You’ve been granted free access to this subscribers only article.
October is National Fire Prevention Month
No one likes to think about bad things happening to their home or family. But things like home fires do happen -- more often than you might think.
Home fires kill an average of seven people every day, and they cause billions of dollars in property damage. Here are some easy steps you and your family can take to protect your home and each other, and to understand the basics of fire safety. For 25 years, Energizer and the International Association of Fire Chiefs have been spreading the life-saving reminder to change the batteries in your smoke alarms and carbon monoxide detectors when you change your clocks for the end
of daylight saving time. Change Your Clock Change Your Battery® is part of the Energizer campaign -- that’s positivenergy™ -- which combines a commitment to performance in products and responsibility in partnerships and programs that make a positive impact on the world. Learn more at www.energizer.com.
The United States Fire Administration (USFA) believes that fire deaths can be reduced by teaching people the basic facts about fire. Here are some simple facts that explain the particular characteristics of fire.
Fire is fast.
In less than 30 seconds a small flame can get completely out of control and turn into a major fire. It only takes minutes for thick black smoke to fill a house. In minutes, a house can be engulfed in flames. If you wake up to a fire, you won’t have time to grab valuables because fire spreads too quickly and the smoke is too thick. There is only time to escape.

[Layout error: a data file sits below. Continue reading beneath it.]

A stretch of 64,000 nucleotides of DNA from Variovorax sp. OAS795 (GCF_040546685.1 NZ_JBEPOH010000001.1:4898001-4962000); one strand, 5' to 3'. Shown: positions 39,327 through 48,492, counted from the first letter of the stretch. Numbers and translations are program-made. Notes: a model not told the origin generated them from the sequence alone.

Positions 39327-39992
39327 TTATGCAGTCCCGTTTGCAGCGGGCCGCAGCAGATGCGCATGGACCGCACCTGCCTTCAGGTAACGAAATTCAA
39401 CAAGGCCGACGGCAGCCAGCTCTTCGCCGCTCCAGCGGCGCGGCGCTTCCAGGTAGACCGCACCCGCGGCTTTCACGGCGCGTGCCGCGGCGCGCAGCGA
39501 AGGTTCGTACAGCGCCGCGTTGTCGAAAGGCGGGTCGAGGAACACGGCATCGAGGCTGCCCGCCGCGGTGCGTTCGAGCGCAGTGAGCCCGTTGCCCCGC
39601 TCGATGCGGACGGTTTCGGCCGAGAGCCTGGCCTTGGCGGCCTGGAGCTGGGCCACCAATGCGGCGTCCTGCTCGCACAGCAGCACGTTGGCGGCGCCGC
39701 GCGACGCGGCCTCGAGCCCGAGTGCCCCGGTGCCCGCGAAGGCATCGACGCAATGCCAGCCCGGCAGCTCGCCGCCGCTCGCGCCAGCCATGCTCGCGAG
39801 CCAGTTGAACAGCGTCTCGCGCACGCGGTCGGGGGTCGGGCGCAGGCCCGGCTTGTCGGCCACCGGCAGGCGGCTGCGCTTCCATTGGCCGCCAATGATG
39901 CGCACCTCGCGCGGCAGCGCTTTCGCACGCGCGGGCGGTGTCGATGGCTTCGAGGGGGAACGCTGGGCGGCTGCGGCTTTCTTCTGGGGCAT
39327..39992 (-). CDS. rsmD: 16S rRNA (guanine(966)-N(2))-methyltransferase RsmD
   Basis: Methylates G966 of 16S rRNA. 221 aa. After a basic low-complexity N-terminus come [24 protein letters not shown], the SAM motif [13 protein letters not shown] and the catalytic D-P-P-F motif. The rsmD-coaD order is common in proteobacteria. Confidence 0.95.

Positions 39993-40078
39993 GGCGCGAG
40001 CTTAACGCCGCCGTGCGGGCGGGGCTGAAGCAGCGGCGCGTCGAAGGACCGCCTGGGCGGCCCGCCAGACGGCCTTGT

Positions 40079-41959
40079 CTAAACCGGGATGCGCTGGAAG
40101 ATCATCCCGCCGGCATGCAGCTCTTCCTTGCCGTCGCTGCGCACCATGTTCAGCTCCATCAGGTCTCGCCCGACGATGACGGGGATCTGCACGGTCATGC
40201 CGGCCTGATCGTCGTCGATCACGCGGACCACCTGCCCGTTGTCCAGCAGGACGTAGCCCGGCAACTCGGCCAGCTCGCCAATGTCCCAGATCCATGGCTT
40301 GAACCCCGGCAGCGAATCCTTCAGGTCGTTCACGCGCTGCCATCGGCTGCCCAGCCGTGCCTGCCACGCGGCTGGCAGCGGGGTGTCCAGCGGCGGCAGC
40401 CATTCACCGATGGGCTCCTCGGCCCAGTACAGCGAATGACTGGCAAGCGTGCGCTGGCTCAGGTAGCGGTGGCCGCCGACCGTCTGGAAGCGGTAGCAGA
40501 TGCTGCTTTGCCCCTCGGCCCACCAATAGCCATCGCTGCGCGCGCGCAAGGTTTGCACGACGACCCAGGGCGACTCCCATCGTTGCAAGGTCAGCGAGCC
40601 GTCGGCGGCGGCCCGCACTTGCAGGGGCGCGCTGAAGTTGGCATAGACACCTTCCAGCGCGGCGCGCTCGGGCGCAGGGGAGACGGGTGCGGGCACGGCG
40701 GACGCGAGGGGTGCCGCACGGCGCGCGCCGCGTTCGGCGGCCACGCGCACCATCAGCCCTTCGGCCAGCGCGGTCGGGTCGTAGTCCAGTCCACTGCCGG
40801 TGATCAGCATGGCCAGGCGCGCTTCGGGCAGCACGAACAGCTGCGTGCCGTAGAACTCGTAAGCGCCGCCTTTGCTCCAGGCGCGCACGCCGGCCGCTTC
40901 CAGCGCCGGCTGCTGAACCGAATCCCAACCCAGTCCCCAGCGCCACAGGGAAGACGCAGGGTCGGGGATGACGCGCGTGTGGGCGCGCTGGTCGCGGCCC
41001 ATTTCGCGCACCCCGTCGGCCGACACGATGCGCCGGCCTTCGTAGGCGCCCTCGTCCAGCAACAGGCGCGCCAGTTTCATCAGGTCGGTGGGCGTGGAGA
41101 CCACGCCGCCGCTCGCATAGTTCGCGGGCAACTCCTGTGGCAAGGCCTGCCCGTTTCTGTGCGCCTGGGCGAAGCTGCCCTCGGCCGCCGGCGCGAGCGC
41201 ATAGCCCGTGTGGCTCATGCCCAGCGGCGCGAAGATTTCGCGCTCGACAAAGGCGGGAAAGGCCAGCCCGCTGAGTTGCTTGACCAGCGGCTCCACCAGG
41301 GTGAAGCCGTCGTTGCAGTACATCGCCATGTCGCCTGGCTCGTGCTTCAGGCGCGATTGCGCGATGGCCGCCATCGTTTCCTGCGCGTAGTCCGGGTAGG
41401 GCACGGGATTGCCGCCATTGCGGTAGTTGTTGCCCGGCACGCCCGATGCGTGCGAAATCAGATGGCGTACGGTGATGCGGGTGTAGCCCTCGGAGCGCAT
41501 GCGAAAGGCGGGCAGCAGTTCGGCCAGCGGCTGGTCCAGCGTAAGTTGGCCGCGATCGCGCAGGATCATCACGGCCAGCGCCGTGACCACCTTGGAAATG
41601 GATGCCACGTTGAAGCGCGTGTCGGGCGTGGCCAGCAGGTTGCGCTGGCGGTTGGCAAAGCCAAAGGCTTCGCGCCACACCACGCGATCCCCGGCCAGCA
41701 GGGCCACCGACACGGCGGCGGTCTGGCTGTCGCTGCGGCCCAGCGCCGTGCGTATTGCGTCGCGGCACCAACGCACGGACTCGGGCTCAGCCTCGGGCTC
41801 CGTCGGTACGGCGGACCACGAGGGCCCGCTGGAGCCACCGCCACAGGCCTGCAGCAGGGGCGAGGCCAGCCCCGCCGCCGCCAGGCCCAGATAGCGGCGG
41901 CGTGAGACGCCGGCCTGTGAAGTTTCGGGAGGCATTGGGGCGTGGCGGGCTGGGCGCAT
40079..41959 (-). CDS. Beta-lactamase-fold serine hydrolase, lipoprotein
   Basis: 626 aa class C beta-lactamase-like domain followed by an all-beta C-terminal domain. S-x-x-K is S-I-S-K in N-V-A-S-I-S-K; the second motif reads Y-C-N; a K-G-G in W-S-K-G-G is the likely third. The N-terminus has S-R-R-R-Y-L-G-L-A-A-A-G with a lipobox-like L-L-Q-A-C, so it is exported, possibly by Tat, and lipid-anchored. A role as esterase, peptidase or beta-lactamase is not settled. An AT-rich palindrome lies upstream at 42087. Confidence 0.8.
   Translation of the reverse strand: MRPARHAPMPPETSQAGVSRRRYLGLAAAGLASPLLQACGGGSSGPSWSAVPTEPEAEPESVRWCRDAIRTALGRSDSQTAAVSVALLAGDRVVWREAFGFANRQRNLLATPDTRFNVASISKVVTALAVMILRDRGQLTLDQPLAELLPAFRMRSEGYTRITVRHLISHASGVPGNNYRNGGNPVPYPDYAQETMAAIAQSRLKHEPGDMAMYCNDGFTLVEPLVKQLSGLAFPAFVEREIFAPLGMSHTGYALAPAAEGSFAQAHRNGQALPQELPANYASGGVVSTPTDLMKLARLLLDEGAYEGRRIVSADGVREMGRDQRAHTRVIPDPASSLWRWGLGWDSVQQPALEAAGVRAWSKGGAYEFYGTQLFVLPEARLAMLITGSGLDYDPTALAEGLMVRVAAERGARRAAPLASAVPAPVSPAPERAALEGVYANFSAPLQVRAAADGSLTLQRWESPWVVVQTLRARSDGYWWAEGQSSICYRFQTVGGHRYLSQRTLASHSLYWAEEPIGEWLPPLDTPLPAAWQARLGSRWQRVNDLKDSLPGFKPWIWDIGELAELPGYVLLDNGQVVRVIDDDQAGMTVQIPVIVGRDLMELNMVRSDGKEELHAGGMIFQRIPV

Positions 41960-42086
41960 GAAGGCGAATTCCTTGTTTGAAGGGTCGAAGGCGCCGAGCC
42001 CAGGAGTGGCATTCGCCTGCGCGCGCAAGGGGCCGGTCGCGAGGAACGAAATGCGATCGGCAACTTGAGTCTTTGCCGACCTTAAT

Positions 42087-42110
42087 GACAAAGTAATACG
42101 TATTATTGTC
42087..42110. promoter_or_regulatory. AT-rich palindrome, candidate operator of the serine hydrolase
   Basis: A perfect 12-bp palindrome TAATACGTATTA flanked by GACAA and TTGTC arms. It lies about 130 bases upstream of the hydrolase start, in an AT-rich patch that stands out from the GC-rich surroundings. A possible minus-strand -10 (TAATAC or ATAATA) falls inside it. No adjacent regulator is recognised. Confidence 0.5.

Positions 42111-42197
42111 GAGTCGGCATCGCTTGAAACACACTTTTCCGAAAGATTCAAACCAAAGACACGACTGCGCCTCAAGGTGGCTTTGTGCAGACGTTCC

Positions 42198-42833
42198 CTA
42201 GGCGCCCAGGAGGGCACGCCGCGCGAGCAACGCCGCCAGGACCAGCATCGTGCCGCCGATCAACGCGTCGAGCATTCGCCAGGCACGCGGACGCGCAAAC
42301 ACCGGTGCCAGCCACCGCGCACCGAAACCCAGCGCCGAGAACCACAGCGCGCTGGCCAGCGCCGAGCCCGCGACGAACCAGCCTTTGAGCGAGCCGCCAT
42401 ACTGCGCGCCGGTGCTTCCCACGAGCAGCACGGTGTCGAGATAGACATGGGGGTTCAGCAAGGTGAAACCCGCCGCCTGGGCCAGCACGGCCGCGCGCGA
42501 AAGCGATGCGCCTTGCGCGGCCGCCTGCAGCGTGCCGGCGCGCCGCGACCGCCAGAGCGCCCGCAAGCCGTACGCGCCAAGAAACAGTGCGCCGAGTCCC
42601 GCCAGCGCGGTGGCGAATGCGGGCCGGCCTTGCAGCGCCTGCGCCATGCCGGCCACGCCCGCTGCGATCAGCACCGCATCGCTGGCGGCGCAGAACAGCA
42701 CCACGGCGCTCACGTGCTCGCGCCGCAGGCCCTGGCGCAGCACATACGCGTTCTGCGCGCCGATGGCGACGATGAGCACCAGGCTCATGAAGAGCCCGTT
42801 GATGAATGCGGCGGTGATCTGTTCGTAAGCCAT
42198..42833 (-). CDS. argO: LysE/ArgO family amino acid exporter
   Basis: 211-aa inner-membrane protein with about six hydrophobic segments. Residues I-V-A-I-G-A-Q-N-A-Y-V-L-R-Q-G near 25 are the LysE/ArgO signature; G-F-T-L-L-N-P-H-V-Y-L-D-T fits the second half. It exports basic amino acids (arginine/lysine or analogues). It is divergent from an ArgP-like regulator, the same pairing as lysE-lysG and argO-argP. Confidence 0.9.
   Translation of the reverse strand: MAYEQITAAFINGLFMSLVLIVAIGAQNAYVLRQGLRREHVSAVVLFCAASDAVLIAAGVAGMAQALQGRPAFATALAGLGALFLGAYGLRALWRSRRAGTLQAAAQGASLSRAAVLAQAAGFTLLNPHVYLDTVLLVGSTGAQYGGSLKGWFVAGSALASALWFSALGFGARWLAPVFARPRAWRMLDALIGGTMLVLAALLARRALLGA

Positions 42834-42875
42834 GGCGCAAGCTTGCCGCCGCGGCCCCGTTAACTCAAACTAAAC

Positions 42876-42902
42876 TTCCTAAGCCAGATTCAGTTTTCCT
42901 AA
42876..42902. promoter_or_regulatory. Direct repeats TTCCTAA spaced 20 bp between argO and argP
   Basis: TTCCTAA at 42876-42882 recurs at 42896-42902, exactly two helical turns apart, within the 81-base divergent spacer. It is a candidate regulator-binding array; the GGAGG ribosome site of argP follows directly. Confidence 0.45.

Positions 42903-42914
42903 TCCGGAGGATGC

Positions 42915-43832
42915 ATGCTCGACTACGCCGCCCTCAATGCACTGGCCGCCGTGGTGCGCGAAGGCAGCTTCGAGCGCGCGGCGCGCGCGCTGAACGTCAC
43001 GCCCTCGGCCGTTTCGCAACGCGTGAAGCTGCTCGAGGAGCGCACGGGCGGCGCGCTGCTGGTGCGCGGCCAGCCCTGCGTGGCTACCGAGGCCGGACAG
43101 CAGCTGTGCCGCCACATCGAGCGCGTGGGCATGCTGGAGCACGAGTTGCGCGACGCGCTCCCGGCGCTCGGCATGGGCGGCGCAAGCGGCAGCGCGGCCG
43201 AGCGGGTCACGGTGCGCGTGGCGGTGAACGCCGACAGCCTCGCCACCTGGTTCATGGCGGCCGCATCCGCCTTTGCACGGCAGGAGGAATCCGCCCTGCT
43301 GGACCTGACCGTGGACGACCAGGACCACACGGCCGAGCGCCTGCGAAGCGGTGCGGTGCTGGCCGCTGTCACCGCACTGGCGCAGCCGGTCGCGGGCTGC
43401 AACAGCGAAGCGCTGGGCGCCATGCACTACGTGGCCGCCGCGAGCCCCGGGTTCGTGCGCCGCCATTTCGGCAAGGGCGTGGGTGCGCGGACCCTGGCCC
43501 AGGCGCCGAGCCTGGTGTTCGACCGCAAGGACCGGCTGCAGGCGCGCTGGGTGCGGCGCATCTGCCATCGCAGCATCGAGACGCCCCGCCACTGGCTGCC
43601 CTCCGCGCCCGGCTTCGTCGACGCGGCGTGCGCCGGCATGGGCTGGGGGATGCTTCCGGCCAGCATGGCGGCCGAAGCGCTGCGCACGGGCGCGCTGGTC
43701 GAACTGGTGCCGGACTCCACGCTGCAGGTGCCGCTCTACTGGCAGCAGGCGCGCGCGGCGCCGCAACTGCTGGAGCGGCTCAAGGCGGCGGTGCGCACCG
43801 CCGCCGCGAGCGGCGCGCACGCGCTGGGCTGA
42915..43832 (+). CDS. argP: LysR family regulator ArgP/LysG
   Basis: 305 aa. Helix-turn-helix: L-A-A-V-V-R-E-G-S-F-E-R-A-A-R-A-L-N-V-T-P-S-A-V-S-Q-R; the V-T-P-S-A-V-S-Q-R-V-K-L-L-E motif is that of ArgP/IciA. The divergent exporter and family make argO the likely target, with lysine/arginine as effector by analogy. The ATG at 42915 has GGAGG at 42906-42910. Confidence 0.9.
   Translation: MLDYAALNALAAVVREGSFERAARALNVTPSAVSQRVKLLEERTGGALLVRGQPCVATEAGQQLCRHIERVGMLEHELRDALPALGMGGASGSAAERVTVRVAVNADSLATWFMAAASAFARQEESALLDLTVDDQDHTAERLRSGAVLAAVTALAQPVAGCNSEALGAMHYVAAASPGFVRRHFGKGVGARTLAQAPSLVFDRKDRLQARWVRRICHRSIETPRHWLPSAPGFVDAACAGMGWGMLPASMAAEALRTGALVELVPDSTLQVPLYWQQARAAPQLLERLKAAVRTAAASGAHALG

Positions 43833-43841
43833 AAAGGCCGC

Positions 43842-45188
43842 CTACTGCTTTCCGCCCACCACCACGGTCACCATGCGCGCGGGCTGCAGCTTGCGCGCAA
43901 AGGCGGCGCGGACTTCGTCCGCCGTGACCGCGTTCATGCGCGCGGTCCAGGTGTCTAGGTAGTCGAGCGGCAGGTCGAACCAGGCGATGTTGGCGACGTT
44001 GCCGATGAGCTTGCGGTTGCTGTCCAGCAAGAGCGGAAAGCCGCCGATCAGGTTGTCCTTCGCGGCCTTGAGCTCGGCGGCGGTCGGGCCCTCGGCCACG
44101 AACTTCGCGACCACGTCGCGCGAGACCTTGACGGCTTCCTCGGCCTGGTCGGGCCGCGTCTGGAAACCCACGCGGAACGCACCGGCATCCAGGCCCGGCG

Fire is hot.
A fire’s heat alone can kill. Room temperatures in a fire can be 100 degrees at floor level and rise to 600 degrees at eye level. Inhaling this super-hot air will scorch your lungs. This heat can melt clothes to your skin. In five minutes a room can get so hot that everything in it ignites at once: this is called flashover.
Fire is dark.
Fire starts bright, but quickly produces black smoke and complete darkness. If you wake up to a fire you may be blinded, disoriented and unable to find your way around the home you’ve lived in for years.
Fire is deadly.
Fire uses up the oxygen you need and produces smoke and poisonous gases that kill. Breathing even small amounts of smoke and toxic gases can make you drowsy, disoriented and short of breath. The odorless, colorless fumes can lull you into a deep sleep before the flames reach your door. You may not wake up in time to escape.
Fire Safety Checklist
•Install smoke alarms on every level of the home and outside each sleeping area.
•Best location -- On the ceiling in the center of the room, at least 12 inches from any wall. Second best location -- On a wall 12 inches below the ceiling.
•Test alarms once a month.
•Change batteries at least once a year.
•Install a fire extinguisher in or near the kitchen.
•Keep flashlights with fresh batteries at your bedside for help in finding the way out and signaling for help in the event of a fire. Develop and practice an emergency escape plan.
•You can download a free Escape Plan Grid at www.energizer.com to help.
Your Opinions and Comments
Be the first to comment on this story!
You must be logged in to post a comment.
South Texas Living Archives
Basketball tournament May 14 (May 4, 2016)
Boy Scout celebration stirs up memories (May 4, 2016)
British Royals (May 4, 2016)
Celebrating decades of memories and music with the‘Texas Top Hands’ (May 4, 2016)
Create a yard with bird appeal (May 4, 2016)
Cruise into Floresville for Lions Car Show (May 4, 2016)
Find cheap books at Sidewalk Sale (May 4, 2016)
Hear six pianos in one room May 7 (May 4, 2016)
Hermann Sons Casino Night to benefit CASA (May 4, 2016)
Road Runners plan May group runs (May 4, 2016)
‘Battle for Texas’ now open in SA (May 4, 2016)
‘Lily pads’ for kids (May 4, 2016)